Combustor liners are generally used in the combustion section of a gas turbine engine which is located between the compressor and turbine sections of the engine. Combustor liners are also used in the exhaust section of aircraft engines that have afterburners. Combustors generally include an exterior casing and an interior combustor wherein fuel is burned producing a hot gas usually at an intensely high temperature such as 3,000° F. or even higher. To prevent this intense heat from damaging the combustor before it exits to a turbine, a heat shield or combustor liner is provided in the interior of the combustor. This combustor liner thus prevents the intense combustion heat from damaging the combustor or surrounding engine.

Prior methods for film cooling combustion liners provided circumferentially disposed rows of film cooling slots such as those depicted in U.S. Pat. No. 4,566,280 by Burr and U.S. Pat. No. 4,733,538 by Vdoviak et al. which are typified by complex structures that have non-uniform liner thicknesses which give rise to thermal gradients which cause low cycle fatigue in the liner and therefore shorten their potential life expectancy and reduce their durability. The complex shapes and machining required to produce these liners negatively effects their cost and weight.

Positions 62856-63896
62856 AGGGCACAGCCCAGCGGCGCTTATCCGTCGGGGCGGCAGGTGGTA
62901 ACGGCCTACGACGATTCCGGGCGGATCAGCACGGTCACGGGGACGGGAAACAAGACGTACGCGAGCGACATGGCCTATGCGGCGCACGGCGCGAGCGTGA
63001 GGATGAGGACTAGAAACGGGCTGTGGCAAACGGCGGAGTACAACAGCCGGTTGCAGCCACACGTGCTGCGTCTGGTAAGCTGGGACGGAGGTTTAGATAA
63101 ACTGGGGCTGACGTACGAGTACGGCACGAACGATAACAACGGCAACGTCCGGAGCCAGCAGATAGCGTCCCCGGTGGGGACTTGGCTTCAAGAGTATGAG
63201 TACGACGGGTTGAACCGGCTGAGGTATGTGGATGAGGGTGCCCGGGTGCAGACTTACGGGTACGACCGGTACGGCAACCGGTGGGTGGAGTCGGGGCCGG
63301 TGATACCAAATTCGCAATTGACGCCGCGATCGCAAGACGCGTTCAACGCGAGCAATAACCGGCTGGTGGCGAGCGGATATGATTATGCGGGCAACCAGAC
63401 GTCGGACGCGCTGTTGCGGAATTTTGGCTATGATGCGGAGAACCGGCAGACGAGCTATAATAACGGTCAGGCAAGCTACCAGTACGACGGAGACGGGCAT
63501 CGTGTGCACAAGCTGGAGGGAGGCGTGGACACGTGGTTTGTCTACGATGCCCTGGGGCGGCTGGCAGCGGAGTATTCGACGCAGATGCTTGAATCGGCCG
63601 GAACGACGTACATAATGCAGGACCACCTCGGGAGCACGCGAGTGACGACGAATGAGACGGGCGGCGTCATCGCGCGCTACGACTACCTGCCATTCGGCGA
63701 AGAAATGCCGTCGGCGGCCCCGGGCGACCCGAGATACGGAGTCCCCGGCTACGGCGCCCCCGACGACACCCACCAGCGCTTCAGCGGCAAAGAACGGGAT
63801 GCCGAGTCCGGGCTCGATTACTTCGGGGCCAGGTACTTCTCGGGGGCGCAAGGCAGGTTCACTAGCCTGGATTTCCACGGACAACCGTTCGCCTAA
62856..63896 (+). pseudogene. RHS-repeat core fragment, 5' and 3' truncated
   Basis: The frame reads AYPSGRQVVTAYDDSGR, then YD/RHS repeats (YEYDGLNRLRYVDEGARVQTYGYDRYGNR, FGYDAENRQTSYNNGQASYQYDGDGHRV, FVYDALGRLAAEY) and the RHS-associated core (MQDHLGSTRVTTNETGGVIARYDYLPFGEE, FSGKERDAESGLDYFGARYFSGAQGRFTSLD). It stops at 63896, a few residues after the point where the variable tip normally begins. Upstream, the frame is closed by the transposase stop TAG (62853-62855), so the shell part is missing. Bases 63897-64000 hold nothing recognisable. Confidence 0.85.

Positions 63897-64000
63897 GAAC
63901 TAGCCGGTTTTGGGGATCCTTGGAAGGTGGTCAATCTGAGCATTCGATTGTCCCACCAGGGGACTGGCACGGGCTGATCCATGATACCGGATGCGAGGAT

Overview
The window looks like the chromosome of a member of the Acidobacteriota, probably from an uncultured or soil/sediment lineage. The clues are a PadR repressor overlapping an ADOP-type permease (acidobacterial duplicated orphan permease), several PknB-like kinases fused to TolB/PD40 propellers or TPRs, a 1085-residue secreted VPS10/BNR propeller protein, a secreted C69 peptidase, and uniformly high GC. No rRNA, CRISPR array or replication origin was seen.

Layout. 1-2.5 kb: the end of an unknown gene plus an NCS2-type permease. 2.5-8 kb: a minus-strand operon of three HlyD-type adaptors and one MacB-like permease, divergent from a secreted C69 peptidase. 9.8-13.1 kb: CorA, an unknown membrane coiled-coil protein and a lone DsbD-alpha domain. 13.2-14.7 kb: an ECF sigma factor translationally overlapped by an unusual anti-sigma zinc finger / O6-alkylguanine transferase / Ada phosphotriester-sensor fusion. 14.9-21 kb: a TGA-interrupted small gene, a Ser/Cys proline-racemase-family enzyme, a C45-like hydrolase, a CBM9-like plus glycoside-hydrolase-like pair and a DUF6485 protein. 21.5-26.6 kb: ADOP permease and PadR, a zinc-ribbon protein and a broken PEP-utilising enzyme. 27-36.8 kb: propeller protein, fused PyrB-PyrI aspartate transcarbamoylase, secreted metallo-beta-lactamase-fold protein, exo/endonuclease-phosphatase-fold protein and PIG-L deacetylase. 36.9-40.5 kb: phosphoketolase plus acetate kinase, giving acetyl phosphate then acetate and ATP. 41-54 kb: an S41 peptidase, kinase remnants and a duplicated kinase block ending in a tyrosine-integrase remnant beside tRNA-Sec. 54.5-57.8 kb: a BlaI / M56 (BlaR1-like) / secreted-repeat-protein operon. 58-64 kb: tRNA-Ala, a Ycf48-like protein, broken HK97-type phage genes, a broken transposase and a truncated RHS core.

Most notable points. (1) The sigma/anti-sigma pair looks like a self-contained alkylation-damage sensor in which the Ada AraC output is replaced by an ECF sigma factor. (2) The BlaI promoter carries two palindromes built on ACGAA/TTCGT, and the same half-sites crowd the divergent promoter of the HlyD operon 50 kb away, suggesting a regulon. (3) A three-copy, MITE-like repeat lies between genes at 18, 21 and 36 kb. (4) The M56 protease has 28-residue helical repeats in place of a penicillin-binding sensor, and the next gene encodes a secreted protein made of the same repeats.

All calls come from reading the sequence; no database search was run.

A more detailed discussion of the related art may be found in related U.S. Pat. No. 5,181,379 entitled "GAS TURBINE ENGINE MULTI-HOLE FILM COOLED COMBUSTOR LINER AND METHOD OF MANUFACTURE", invented by Wakeman et al., filed Nov. 15, 1990, assigned to the same assignee and U.S. patent application Ser. No. 07/614,368, now abandoned, entitled "COMBUSTOR LINER WITH CIRCUMFERENTIALLY ANGLED FILM COOLING HOLES", invented by the present inventor, filed Nov. 15, 1990, assigned to the same assignee, and both are incorporated herein by reference.